(Last Updated On: May 29, 2019)
On May 17th, Brittany and I skied nearly a foot of fresh snow near Kebler Pass west of Crested Butte. As has often been the case during the spring of 2019, conditions would have been considered great at any time of year, let alone late spring. As good as it was, however, snow doesn’t tend to last long below treeline in May. We wanted to go higher, and in Crested Butte, that leaves few options, since most of the easily accessible mountains don’t break 13,000′. We talked to our friend Brennan Metzler in Summit County and eventually decided on the North facing Quandary Couloir on Quandary Peak, a line that’s been in the back of our heads for years.
Quandary Peak is an interesting mountain. On the one hand, an easy and safe winter route on a 14er means that crowds are the norm all year long. On the other hand, beyond the standard East ridge route there is a lot to be said for the mountain, from the challenging scramble of the West ridge, to the entry-level Cristo couloir (which isn’t really a couloir), to the routes that drop to the North, including the Quandary couloir.
Our friend Larry Fontaine joined us from Steamboat and we headed up the mountain with 50+ other people. I was glad I had ski crampons- the terrain isn’t that steep, but given all the people bootpacking, skinning, and snowshoeing up the peak, the snow surface wasn’t exactly uniform and grippy. It was windy, like it always is on this mountain. What is wasn’t, was snowy. The new snow that we skied in Crested Butte didn’t make it to Summit County, so we were left with a skiff of new snow on top of a frozen base. We can’t win them all, I guess.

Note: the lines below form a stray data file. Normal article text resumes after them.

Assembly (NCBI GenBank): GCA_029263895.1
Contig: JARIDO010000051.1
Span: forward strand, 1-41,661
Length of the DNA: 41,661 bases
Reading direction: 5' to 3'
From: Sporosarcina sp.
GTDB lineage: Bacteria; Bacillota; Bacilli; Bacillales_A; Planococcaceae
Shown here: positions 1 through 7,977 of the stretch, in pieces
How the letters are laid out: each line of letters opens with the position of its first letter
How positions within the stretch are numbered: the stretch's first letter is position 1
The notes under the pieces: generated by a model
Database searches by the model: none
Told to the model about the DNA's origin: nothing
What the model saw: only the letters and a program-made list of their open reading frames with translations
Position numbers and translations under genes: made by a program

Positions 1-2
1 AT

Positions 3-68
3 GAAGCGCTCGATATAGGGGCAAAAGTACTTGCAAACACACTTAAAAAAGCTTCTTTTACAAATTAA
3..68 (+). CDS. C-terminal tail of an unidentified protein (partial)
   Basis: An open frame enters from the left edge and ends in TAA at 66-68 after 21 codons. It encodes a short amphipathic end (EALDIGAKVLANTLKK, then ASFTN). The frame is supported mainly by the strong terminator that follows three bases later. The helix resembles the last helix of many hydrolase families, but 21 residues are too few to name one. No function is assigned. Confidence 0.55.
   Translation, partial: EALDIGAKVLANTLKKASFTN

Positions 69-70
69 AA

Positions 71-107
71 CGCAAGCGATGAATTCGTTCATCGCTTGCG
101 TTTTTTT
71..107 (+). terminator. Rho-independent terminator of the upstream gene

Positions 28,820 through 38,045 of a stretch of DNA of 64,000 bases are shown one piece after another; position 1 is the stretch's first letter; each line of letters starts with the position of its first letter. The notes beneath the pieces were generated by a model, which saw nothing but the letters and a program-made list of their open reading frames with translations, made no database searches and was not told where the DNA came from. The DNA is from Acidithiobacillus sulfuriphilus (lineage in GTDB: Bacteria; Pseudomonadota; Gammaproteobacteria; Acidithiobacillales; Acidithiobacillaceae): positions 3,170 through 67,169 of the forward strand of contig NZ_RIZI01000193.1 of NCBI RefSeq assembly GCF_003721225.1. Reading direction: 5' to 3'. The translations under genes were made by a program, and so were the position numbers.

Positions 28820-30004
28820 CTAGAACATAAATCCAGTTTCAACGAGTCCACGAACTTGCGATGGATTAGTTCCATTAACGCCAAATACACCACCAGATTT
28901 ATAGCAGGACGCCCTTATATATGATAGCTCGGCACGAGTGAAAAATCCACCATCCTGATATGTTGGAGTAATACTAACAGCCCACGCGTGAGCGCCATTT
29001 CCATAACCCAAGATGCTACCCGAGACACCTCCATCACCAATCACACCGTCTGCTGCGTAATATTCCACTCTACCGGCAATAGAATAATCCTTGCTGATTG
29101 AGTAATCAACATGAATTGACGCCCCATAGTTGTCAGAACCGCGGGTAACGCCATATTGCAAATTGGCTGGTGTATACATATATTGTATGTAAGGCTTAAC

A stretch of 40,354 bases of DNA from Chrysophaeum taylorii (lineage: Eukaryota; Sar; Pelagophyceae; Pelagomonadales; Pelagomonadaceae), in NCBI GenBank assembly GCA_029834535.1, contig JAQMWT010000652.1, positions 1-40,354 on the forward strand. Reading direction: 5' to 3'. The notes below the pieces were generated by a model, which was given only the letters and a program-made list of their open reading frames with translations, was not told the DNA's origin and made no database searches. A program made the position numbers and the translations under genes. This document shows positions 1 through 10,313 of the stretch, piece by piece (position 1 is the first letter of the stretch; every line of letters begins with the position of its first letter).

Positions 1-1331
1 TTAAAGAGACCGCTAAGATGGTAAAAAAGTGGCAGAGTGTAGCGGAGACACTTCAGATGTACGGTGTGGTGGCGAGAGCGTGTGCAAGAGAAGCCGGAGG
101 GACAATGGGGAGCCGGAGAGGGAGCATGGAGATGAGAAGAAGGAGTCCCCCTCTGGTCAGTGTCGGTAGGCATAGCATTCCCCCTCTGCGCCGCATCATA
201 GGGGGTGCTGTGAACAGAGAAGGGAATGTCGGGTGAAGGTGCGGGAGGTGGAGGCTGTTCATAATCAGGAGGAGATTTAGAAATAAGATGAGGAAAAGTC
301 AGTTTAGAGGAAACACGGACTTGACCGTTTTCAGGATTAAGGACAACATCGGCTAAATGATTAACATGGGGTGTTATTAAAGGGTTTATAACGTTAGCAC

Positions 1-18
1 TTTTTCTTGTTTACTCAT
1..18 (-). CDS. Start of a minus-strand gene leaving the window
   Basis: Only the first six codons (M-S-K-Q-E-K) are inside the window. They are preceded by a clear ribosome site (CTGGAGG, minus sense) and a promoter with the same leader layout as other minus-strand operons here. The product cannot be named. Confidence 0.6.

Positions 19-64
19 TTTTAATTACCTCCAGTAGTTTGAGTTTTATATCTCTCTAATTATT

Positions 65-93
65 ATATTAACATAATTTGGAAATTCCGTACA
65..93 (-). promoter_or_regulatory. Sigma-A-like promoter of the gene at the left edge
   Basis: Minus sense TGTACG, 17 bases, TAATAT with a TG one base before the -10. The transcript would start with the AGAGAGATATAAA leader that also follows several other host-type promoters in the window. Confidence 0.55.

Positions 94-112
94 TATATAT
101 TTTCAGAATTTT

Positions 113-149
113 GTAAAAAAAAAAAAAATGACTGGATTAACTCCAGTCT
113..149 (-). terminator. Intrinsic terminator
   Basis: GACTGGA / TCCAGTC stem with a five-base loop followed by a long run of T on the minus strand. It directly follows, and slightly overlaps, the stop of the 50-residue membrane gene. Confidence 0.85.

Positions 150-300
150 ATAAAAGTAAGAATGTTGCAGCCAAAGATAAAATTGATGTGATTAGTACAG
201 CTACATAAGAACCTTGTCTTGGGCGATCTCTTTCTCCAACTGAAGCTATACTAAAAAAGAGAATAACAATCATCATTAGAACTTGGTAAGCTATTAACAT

We made our way to the top of the couloir a little ways down from the summit. We had plenty of snow surfaces to choose from- stiff little windslabs, avalanche debris, icy hardpack, and the occasional chalky patch. Brennan:
The couloir itself is a long one- nearly 2,000 vertical feet with a handful of twists and turns along the way.
From the bottom of the couloir, it’s a bit of a slog back to the trailhead via McCullough Gulch. The good news, however, is that there are a lot of lines off this side of Quandary which are worth exploring:
While we didn’t get the few inches of fresh snow that we were hoping for, we did enjoy this line immensely. While it’s a bit harder than Cristo, it’s a good option for anyone looking for a bit more challenge, and a bit more aesthetic (and actual) couloir.